WATTERS Electrical is using a trend-bucking boost in the regional construction sector to bounce back from the dark days of mid-2012 when parent company, Hastie Group, went bust.
District tradesmen were among 80 people who lost their jobs in the $500 million Hastie collapse two years ago.
But under the direction of its original owners, Watters is experiencing a resurgence with 14 people recruited since January, taking its workforce in Albury to about 60, and it’s still growing.
It has secured work on two major local construction jobs — the $70 million Albury-Wodonga cancer centre and a $61 million defence warehouse project at Wadsworth Barracks.
The barracks job at Bandiana is generating 300 jobs.
Both projects are due for completion next year.
Watters Electrical is the principal supplier of electrical and data services at Bandiana and will install electrical, data and security services at the cancer centre.
It is also doing upgrades on the generator and main switchboard at Albury hospital where the cancer centre is being built.
The Bandiana warehouse will stretch over 20,000 square metres —the size of the Melbourne Cricket Ground.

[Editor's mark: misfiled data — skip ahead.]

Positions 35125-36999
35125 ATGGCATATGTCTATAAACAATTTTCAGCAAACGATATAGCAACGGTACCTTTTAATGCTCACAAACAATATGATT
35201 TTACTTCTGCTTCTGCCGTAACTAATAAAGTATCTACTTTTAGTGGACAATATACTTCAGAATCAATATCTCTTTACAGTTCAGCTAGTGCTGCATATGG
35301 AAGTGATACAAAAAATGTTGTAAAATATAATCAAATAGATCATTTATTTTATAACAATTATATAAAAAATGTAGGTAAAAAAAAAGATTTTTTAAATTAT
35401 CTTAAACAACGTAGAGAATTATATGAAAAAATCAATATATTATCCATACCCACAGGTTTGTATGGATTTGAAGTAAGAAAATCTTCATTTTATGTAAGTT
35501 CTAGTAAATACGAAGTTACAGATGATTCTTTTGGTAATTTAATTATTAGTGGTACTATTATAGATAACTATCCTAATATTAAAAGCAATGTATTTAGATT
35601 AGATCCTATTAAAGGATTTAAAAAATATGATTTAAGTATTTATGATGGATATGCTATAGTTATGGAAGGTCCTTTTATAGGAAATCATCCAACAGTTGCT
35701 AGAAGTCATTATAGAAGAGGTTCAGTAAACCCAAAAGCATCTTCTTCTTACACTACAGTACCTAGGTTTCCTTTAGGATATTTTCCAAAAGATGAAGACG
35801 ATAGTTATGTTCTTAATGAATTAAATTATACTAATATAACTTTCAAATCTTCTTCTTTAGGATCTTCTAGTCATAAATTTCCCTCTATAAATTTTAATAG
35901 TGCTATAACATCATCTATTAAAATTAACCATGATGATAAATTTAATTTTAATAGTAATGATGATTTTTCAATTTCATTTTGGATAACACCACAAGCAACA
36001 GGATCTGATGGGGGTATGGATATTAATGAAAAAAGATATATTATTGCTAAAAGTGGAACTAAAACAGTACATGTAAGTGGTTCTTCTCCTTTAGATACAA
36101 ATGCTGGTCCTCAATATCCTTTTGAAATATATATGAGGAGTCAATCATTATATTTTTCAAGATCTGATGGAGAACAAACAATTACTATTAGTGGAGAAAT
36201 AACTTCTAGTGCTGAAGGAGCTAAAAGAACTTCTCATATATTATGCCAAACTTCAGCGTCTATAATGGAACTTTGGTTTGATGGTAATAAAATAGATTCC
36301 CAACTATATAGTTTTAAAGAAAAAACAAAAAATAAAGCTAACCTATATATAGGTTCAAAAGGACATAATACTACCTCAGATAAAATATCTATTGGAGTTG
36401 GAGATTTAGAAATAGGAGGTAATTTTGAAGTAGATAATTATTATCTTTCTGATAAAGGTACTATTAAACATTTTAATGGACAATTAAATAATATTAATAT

Albury-based Watters Electrical spokesman Gavin DeMarinis said the company would have a peak workforce of up to 40 on the cancer centre project and 30 more at Bandiana.
“We’re definitely on the bounce back from where we were,” Mr DeMarinis said.
The positive outlook locally comes against a backdrop of another slip in construction nationally last month.
The performance of construction index, conducted by the Australian Industry Group and the Housing Industry Association index, recorded its fourth straight month of contraction last month with a drop of 0.3 points to 45.9 — still below the 50-point level that is the difference between expansion and contraction.
House building rose 3.8 points to 54.6 and apartment building was 12.3 points stronger to 57.9. Commercial construction dropped 10.8 points to 45.7.
Watters has moved from Bennu Circuit to North Street since the Hastie collapse.